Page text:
In any event, I scrolled around the Vanity Fair site while I was there and I did find Bob Dylan’s recipe for barbecue sauce. You get to choose your own final ingredient. His is southern whiskey.

    That got me thinking about cooking on a grill in the summer.

    It did, that is, until I channel-surfed after Imus in the Morning signed off on RFDTV and I looked for something other than Mika Brezinski blabbering away about what SHE thinks about The Rev. Wright.

    At which point I came across a chick flick called, The Amati Girls. I just got there in time to catch a kitchen scene where these four sisters get together and have the totally predictable at-once bickering/at-once solidifying argument in the kitchen.

    Grace, who’s married to a character played by Paul Sorvino, is making a huge batch of something or other. Cookies, I think. And the sisters are helping. Something comes up and Grace says she’ll get to it later. Then, Grace’s son comes in and explains how he needs help with his Algebra homework and how his teacher says if he fails “it’s over. I’m over.”

    Grace replies that she’ll get to it later. The son reminds her that she said that earlier. She says she’ll get to him later, she promises.

    Then Paul Sorvino, reading the newspaper in the other room, barks out, “Grace, make me a roast beef sandwich, will ye? A little mustard, a little provolone, on a hoagie bun. It’ll be great on a hoagie bun.”

    Grace, in the kitchen, yells, “I’ll get to it in a minute!” She looks up at the ceiling and says she’s got a headache. One of the sisters asks if she wants an aspirin. Grace says, “No, just keep mixing.” Paul Sorvino barks out again: “Grace!” One of the sisters says, “Hey, make it yourself!”

    Sorvino stops reading the paper for a moment, lets out a sigh and goes back to reading. He KNOWS he’ll get his sandwich.

    This is where the sisters go after each other, two about Grace and what kind of a marriage she’s in, Grace about the one who’s not married, then the one not married carping at the one who’s getting a divorce. Meanwhile, the slightly retarded fourth sister runs out of the room screaming, “Stop it!”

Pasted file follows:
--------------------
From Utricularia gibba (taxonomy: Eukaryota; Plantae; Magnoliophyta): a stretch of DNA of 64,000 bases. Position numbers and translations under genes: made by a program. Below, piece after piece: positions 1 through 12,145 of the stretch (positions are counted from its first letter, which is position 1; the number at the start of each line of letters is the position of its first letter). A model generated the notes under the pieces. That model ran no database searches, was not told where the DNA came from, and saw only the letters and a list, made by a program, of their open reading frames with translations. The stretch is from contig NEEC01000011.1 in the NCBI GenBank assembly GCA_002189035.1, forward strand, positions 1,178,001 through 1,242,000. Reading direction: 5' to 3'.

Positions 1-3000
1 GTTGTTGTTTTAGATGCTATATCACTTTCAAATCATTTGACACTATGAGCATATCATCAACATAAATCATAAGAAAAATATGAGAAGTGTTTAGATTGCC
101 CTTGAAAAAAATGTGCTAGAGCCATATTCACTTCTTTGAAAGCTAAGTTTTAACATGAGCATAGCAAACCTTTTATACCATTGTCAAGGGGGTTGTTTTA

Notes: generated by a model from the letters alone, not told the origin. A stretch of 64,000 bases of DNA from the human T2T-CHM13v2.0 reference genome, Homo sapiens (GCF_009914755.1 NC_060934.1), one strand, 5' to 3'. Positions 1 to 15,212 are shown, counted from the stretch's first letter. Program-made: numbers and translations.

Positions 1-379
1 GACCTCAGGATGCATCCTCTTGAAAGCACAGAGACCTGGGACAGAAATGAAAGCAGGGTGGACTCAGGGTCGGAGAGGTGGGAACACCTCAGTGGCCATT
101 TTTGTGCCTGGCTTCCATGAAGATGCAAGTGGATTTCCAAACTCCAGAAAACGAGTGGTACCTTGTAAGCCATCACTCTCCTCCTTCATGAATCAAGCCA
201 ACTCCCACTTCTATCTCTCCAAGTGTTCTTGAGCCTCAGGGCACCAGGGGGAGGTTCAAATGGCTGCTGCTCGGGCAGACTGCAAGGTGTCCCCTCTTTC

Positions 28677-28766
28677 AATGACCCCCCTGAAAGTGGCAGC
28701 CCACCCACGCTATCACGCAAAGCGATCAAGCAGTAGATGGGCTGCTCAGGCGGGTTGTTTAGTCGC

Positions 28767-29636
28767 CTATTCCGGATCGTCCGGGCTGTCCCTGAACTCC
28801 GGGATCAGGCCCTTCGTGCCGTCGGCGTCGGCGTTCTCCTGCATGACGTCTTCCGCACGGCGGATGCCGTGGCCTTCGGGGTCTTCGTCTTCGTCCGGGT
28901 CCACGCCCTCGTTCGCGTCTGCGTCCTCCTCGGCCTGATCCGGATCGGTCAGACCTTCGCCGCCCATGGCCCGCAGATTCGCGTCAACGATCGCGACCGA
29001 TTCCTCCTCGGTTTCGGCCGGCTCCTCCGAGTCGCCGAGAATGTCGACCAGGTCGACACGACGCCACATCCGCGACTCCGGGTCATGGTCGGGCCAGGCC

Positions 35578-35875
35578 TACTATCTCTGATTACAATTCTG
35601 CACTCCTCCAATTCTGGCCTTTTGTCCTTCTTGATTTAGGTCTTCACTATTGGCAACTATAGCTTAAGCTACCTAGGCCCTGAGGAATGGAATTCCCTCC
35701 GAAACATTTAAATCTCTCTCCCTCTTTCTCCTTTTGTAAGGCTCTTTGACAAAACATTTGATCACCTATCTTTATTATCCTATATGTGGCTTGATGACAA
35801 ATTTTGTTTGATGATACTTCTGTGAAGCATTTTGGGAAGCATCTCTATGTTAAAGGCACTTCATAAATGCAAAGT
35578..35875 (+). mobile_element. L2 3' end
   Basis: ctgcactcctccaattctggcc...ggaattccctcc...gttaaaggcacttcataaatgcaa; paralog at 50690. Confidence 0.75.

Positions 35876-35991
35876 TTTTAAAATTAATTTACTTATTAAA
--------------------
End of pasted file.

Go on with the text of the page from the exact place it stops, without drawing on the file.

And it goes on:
And Paul Sorvino just sits in his chair in the other room and reads his paper contentedly, knowing (as he should) he’ll soon be eating a roast beef sandwich, on a hoagie bun with provolone and mustard.

    All this talk about hot stoves and hauling out heavy grills and rough cement and cooking in the waning summer sun . . . .

    As I head out to work, I ponder all the crap in the news that there is to read.

    I hope Paul Sorvino’s character happened upon the small sidebar story about Bob Dylan’s barbecue recipe in it so he might be spared the article about how Miley Cyrus is “so sorry” she bared her shoulders to the greatest pop culture photographer on the planet.

  2. Bill–

    Shiny.

    ZhaK

  3. Hi,
    Laurie sent me. I’ll be back. Please post recipes when you get a chance. Tx,
    Anna Banana

  4. Anna,
    Welcome! You may want to zip over to my old blog A Fine Dish (afinedishblogspot) to troll for recipes. I will definitely include some here. In fact, last night I fired up the grill in the summer kitchen for the first time. The guys had chicken. My daughter and I don’t eat meat so we had sauteed spinach with balsamic vinegar and a little vegetable broth then tossed with parmesan cheese and orzo. Great dish for the sideburner.
    ZhaK

  5. I’m a reader at Laurie’s blog and came to say hello.

    I’m also semi-local in the Randolph Co. area.

  6. It’s great to hear from someone who acknowledges that there still exists some normality in the middle. Thank you for coming by.

  7. Found you from Laurie’s site, and loved this post of yours…beautiful 🙂

  8. Thank you for your kind comment, Robbyn. I saw a piece on your blog that talked about the future’s memories. So many wonderful people (my grandmother, her neighbor, my parents, a babysitter, a lady down the road) have gifted me with not only memories but experiences that built my memories. How interesting to take that one space/time/dimension further.